Growing up in New York City, on some level we train ourselves to be desensitized to homelessness, to separate ourselves from it. But the division is false. I realized we were both 99 percenters.
"Wow, thanks for the info!" he said. I have a feeling he'll get there and be as inspired as I've been at what's happening at the park. Maybe he'll pick up a sign or people with a similar cause to get involved in. Whatever attracts people, the intellectual environment, their anger at the system, the friendly festival atmosphere, or even the free food, I think people will stay because what's happening here is meaningful and real. And if America can't feed its hungry, at least we can!
Some people say we lack a coherent message, but I think Zucotti park is about inclusiveness, seriousness, and the right to come together for positive change. i guess that's just coherent enough for me!
After returning from Israel on a project a few weeks ago, I checked my Facebook feed upon landing at Newark International. With embarrassment I will admit that that is where the majority of my news comes from these days, I believe that the friends I trust will post stories and news that I should take note of.
I had a friend visiting from out of town and, after we deposited our luggage, I suggested that we take a run across the Brooklyn Bridge and down to Zuccotti Park to see for ourselves what exactly was taking place. Upon arriving I encountered a group of kids holding signs, and a handful of people occupying the park, and I quickly dismissed it as temporary. However, the sight of this group stayed with me. I found myself thinking about them for days and wondering why they were there. I found myself wondering if they knew why there were there. Most of all I found myself wondering what I would be standing for if I returned.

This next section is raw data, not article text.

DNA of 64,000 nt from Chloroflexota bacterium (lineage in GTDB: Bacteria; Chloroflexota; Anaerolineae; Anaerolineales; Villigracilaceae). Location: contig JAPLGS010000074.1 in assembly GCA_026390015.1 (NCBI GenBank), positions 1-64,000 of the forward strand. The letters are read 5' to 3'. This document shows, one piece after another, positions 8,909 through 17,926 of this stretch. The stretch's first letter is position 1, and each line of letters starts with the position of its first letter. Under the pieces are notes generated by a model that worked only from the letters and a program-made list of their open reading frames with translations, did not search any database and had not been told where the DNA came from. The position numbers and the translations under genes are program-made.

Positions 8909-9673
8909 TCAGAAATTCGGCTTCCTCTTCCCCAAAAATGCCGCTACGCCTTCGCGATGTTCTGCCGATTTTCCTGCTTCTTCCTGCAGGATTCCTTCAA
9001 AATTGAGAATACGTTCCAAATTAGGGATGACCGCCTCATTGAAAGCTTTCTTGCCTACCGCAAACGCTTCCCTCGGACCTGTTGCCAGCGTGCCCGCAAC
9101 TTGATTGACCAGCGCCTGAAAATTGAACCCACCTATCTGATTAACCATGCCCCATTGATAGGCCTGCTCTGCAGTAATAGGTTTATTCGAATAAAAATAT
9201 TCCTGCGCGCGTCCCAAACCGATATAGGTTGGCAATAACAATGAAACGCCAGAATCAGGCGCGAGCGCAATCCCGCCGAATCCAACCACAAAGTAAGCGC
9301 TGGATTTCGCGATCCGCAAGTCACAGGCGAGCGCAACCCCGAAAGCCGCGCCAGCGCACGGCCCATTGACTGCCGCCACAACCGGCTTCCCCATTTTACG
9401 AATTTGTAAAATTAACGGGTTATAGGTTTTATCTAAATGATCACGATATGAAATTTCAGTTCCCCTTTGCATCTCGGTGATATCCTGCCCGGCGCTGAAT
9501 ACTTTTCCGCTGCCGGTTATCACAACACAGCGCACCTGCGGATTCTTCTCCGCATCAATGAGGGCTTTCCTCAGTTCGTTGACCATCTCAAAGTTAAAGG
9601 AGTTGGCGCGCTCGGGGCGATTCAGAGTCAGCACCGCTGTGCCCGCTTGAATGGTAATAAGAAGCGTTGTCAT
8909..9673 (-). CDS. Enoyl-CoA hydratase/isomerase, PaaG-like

I didn't return for two weeks. I have a busy and glorious full life. I am graced with a bounty of creative projects, work opportunities, and friendships that keep me feeling busy and full. I don't have space or time for a cause. I don't have energy to participate in a movement. How would my voice help?
A few days later I mentioned the movement to my best friend David and his response was, "Whatever. It won't last" and, despite my disappointment about his response, on some level my own was confirmed, but then, a few days later, he texted me: "I'm sorry I was pessimistic about what is happening here. It's something."
I still didn't return. I'm busy. How can my voice count?
Last Thursday, as I finished class, I received another text from David, "I'm here with your Dad at the park. Come."
When I arrived I was given a tour of the plaza by David. He pointed out the Information Booth, the "People's Library", the Media Center, the kitchen, the "Sacred Tree", the sign making station, and on, and on. Then he grabbed my hand and whisked me away to an impromptu dance party at Rector Street where a bike with amplification blasted Le Tigre's song "New Kicks" as a beautiful group of people gyrated and grooved to the chorus of people chanting, "this is what democracy looks like" and sound bytes of Amy Goodman saying, "It isn't enough to talk about peace, one must believe in it. It isn't enough to believe in it, one must work at it. And we here today are working at it."